Considered the finest of its day in Mexican California, this most elaborate "casa" – one of the oldest examples of Spanish architecture in the country – was built by the Presidio's commander, José Estudillo, in the 1820s, and is still thought of as the Old Town's showpiece.

By the early 1900s, the building was almost in ruins, but the one-story abode has since been restored well enough to maintain a very authentic feel, containing eclectic period furnishings from the 16th to the 20th century. It boasts several bedrooms, a beautiful formal living room, and a quaint chapel in addition to kitchens, dining rooms, storage and work rooms, and a lovely courtyard. All rooms come with displays and descriptions that explain their former use.

Helen Hunt Jackson's enormously popular novel "Ramona", first published in 1884, may or may not have been inspired by or set at the Estudillo, but the book's popularity apparently helped save the structure when it was declared as the "Ramona's Marriage Place" by the local newspaper San Diego Union in a front page article in 1887.

Estudillo House is a historic adobe house and is designated as a National Historical Landmark in its own right. Jackson's novel made it a very romantic location for the Ramona's fans.
Colorado House and Wells Fargo Museum

8) Colorado House and Wells Fargo Museum

Adjacent to San Diego's first courthouse is the Wells Fargo & Company History Museum, housed in a reconstructed 1850s hotel building, and featuring a reconstructed 19th-century telegraph office and stage stop. It's a small place, but loaded with interesting artifacts, including one of the original WF stagecoaches – an iconic reminder of the early days of California the bank has been an integral part of.

Seeing how banking was done and how money was moved long time ago in the West is always very interesting; many don't realize how heavily armed the stagecoaches were or that they had so many problems with people trying to steal the shipping cargos. The carriages – that used to cram up to 18 people inside – are nicely preserved and give the feel of the craftsmanship demanded to build not only a stable but also good-looking vehicle that could withstand the rough roads.

For kids, there are some interactive displays such as a telegram machine where they can tap out a real-time message using Morse code.
Mason Street School

9) Mason Street School

Among the wonderful attractions to see at the Old Town State Historic Park, the first publicly built schoolhouse in the county, dating to 1865, is a rather modest structure, having just one room. Made of wood and with a roof of shingles, it measures 24 by 30 feet, and has a 10 feet high ceiling. Now imagine that grades one through eight (about 35 students) were all taught in this tiny space at the same time, and you'll agree that it was a "Little House on the Prairie" kind of school experience!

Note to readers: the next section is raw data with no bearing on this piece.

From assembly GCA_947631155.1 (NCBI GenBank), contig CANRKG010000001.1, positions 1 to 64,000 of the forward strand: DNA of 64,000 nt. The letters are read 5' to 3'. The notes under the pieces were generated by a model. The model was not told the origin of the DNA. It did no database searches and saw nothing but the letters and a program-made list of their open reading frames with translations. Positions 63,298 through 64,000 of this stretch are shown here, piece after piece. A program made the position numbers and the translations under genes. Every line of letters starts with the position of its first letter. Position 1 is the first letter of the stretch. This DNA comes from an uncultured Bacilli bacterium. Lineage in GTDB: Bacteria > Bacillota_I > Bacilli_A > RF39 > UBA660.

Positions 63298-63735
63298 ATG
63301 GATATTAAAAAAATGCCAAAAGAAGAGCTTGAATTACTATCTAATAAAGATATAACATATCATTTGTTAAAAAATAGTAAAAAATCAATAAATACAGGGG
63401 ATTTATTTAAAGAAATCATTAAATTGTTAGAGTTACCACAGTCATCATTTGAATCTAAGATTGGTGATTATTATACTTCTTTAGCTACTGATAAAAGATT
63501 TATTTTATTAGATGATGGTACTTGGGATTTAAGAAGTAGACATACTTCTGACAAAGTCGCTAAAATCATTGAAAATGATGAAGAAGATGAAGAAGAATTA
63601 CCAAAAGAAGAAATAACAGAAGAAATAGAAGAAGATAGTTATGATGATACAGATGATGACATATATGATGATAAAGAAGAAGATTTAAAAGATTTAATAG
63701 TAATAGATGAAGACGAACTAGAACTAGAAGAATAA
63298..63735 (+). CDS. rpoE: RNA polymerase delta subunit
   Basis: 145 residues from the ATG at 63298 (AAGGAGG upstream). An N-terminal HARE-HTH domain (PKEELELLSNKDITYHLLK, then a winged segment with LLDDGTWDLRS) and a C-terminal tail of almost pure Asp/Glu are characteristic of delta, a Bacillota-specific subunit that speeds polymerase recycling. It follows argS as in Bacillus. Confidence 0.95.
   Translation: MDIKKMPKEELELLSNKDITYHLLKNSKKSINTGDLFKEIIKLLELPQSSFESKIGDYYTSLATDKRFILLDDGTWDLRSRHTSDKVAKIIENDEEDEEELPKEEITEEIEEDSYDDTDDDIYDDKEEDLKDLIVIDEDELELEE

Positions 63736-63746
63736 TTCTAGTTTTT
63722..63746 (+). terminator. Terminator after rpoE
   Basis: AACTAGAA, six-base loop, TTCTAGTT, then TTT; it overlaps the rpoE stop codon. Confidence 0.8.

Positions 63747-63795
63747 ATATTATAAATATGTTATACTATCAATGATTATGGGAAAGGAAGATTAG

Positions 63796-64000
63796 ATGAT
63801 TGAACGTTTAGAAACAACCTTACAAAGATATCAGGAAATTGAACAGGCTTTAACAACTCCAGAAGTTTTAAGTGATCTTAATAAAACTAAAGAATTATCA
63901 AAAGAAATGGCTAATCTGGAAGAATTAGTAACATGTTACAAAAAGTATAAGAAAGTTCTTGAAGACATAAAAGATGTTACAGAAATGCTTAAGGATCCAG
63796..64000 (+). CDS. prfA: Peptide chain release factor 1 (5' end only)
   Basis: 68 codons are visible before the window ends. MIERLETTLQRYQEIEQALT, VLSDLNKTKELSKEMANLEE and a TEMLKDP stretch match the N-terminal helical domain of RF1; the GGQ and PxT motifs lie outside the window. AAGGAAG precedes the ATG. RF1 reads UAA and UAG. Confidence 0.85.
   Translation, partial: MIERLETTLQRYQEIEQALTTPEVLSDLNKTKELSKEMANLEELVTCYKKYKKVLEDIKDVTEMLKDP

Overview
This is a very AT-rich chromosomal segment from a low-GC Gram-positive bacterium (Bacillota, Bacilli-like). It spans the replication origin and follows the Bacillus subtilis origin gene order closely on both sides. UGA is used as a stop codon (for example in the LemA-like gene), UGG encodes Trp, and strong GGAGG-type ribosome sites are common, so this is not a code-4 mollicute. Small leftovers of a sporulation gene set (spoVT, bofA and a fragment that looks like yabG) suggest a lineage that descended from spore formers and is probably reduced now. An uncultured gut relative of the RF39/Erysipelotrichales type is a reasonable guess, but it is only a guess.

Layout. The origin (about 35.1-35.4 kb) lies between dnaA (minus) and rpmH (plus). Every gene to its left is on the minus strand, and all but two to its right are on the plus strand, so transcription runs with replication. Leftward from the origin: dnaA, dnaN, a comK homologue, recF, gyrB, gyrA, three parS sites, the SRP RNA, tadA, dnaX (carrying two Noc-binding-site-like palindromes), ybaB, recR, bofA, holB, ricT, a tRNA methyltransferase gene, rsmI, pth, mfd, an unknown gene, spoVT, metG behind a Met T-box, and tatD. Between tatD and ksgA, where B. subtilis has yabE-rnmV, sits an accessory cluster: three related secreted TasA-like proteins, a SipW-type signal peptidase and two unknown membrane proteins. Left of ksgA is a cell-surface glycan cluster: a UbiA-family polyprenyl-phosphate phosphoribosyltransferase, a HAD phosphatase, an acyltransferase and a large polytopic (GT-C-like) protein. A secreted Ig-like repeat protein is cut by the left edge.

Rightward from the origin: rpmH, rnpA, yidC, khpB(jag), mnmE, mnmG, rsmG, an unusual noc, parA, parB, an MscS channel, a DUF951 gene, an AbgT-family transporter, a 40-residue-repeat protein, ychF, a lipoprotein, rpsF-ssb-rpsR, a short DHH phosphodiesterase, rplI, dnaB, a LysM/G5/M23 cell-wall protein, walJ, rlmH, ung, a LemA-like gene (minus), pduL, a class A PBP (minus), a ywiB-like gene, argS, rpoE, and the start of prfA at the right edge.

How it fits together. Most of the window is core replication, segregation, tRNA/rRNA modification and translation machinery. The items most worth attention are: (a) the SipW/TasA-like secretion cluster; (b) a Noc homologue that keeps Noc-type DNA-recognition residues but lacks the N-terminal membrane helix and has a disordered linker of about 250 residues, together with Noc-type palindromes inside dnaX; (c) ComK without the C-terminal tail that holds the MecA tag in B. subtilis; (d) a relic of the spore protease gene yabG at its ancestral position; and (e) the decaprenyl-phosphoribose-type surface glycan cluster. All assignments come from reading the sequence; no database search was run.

On going inside, you may see the wonderful potbelly stove that heated the entire building, as well as replicas of the wooden benches used by students before having personal seats and desks. Eventually, after seven years, the school was considered too small, and a larger, two-story one was built. The original one-room building was moved to a new location in the 1870s to serve first as a home and then as a tamale factory. In the 1940s it was about to be bulldozed to make way for a highway overpass when the Historical Days Association arranged to have it brought back to its original site and restored.

A free 'tour' of the whole place takes about 10 minutes, and you can stop by at the bookshop, too.
Old Town Market

10) Old Town Market

Old Town Market is a mix of over 40 unique shops with live entertainment, plus a number of distinguished historic landmarks. Among them is Casa De Aguirre, one of the first houses in Old Town San Diego, built in 1853 by Don Jose Antonio Aguirre, a wealthy merchant and successful rancher. After his death, the Aguirre family donated the property to the Catholic Church, which had then used it first as a rectory and then as Saint Anthony’s Industrial School for Indians. After years of disrepair, the original structure was torn down in 1914. In 2002, Historic Tours of America reconstructed the building as it's seen today.

In 1994, amid preparations for the reconstruction, the need to find the building's original foundations prompted an archaeological dig during which they had unearthed thousands of artifacts which had literally opened the door to the past, revealing the story of the people who had lived, worked and played here many years before. The items recovered on the site formed basis for a museum recounting the history of San Diego and southern California from 1840 to 1870.

Another historic property, The Convent building, was originally built as the Saint Joseph’s rectory at the corner of Fourth Avenue and Beech Street in downtown, and was moved to Old Town in 1940. Once at Old Town Market, it served a seminary, convent, community center, and, during World War II, hosted a United Services Organization. The building was restored in 2003 and is currently registered as San Diego Historical Site.

With several eateries and shops for souvenirs, jewelry and apparel available, this unique market is not to be missed. It does tend to get very busy during holidays such as Day of the Dead. Within a short walking distance, you'll be able to enjoy live Mariachi bands, watch local artisan demonstrations, and catch the smell of good food wafting through the air.